My brother-in-law introduced me to a game company several years ago that seemed to fit with the way I spent (read: didn't spend) my money, and which he pronounced Chee Apess. The company made their games to use interchangeable bits; the only thing they sold you was the parts unique to the game (the board and the cards, generally), which made their games, well, cheap. One of these games that I bought ages ago is Kill Doctor Lucky, and it has been a game collection hit ever since.
|I bought the pawns separately, but|
they work well with the game
Kill Doctor Lucky is, essentially, Clue in reverse. In Clue, one of you has committed a murder, and the players try to discover who did it. In Kill Doctor Lucky, each player is trying to get alone with the old doctor just long enough to commit the murder. But Doctor Lucky is aptly named. He has a seemingly inexhaustible store of diversions, helpers, boring and distracting stories--in a word, luck--so that killing him is exceedingly difficult.
In Kill Doctor Lucky, players position themselves around the J. Robert Lucky Mansion with evil intent. Play passes clockwise, with one exception: when Doctor Lucky enters an occupied room in his mansion, it is automatically the player who is in that room's turn. You see, Doctor Lucky is a creature of habit, and he always follows a predictable path around his mansion. (The rooms on the game board are numbered for this purpose; see photo below.) When Lucky enters an occupied room, the player in that room can use the situation to maximum advantage. Because of this rule, turn order can jump around. Careful players can lead the old man around his house, taking turn after turn. Players who get themselves stuck in the lilac room may be waiting a while for their chance to do him in.
Players can only attempt to kill Doctor Lucky when there is no one around to see--that is, there is no one in any of the adjacent rooms or any other rooms that have a direct line of sight into the culprit's room. When the player determines he is alone with the doctor, he can make his murder attempt. All murder attempts have a base value of at least one (which the rules say is akin to poking the doctor in the eye). There are weapon cards mixed in with the other cards to increase the likelihood of success--weapons like a tight hat, a killing joke, a runcible spoon, a civil war cannon, and so on. Some weapons are worth more in certain rooms, so careful planning and luring of the doctor play a major role in the success of your plot.
|There's the lonesome lilac room, and|
you can see the numbers that indicate
Doctor Lucky's path. Also, I taped
the board together myself.
I mentioned that the doctor's luck is a nonrenewable resource. There are two discard piles in Kill Doctor Lucky: one for failure cards and one for everything else. The everything else pile recycles once the draw deck is depleted, but the failure cards do not. In other words, there will be a time when the doctor is killed...it just might not happen on your turn. When players try to foil a murder attempt, failure cards are played in turn order, and each player has the option to play as many cards as he wants or to pass, but once a player passes, he cannot play any more failure cards. Passing can be an effective strategy: drawing failure cards out of your opponents' hands could make your own murder attempt more successful. But I've seen many games end prematurely from stingy players overestimating the doctor's luck residing in the other players' hands.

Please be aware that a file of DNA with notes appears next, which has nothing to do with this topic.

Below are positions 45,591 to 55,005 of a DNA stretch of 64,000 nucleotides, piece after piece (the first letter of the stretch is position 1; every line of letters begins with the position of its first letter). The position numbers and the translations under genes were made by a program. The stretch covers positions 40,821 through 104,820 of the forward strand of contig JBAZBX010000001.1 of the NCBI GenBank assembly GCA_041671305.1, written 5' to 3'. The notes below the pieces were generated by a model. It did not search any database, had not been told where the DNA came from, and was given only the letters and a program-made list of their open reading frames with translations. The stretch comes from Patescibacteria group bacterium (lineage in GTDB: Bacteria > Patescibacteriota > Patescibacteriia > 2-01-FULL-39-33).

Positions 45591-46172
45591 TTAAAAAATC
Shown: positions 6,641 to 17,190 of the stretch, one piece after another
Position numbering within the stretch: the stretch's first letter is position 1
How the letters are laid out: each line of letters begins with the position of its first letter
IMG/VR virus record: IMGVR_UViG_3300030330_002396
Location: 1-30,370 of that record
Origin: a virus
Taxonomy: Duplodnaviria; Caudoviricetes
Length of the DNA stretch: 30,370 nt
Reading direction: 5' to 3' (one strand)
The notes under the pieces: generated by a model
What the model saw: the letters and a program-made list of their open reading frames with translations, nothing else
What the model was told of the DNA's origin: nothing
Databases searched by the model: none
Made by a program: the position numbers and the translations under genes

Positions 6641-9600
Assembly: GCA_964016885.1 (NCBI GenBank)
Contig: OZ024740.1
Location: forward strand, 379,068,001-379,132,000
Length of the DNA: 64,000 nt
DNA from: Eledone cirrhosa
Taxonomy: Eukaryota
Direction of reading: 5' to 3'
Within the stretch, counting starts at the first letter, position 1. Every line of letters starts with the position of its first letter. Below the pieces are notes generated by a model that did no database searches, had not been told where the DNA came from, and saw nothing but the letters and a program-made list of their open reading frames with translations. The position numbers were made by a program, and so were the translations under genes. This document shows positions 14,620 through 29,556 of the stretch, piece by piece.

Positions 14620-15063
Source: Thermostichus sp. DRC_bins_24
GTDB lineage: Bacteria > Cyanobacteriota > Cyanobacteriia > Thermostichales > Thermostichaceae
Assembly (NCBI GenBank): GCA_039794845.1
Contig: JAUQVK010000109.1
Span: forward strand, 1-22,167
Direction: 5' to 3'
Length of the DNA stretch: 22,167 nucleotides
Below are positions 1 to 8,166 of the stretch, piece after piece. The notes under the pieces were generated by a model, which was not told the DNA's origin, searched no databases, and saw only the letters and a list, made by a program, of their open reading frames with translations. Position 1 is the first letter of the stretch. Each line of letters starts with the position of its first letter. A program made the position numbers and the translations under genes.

With most of the games I've described so far on my blog, part of the fun of the game is the components themselves--they're nice to handle, and the tactile feel helps provide the atmosphere. Ticket to Ride, for example, has a beautiful board and bits, and even the simple Incan Gold holds up under close inspection. Kill Doctor Lucky, however, is not a game you buy for its components (at least the version I have). As I mentioned, I purchased the pawns to go with it, and I taped the game board together myself. These components may be a turn-off to those who enjoy the luxurious feel of expensive Euro games, but it doesn't bother me too much.
Despite its humble box and components, Kill Doctor Lucky packs quite a punch. It was the frequent choice at family game night in college, and it even drew in people who usually avoided board games. I have never played a game where I did not have a good time (and this is coming along with a low win/loss ratio), and most other people have enjoyed it too. Kill Doctor Lucky remains the only game that, when I teach it, I read the rules aloud rather than just explaining them because they are well written and set the mood for the game. The text on the failure cards, representing Lucky's luck, is worth the price of admission in itself. (My favorite: "This tastes like rat poison. I love rat poison!")
Also, for being a game with "lucky" in the title, there is a surprising amount of strategy involved. Players must be careful about luring Doctor Lucky into their traps, because if they fail, Lucky automatically escapes. The player who fails may not get another turn for a while (especially if he's in the lilac room). Also, while the doctor can dodge attacks through his luck, the other players are always in control of just how lucky he is. It is to their benefit, obviously, that you fail in your attempt...but they're also trying to flush the other players' hands of failure cards for when their own turn rolls around. One false step could spell premature demise for the old doctor and failure for the miserly player. The game demands a healthy balance of strategy, luck, and reading your fellow players.
If you're looking for a fun way to pass an evening and like a little dark humor, Kill Doctor Lucky is an excellent choice, and generally a crowd pleaser. As the introduction says, "Gather in the drawing room and get cracking. Somebody's going to kill Doctor Lucky tonight, and it might as well be you."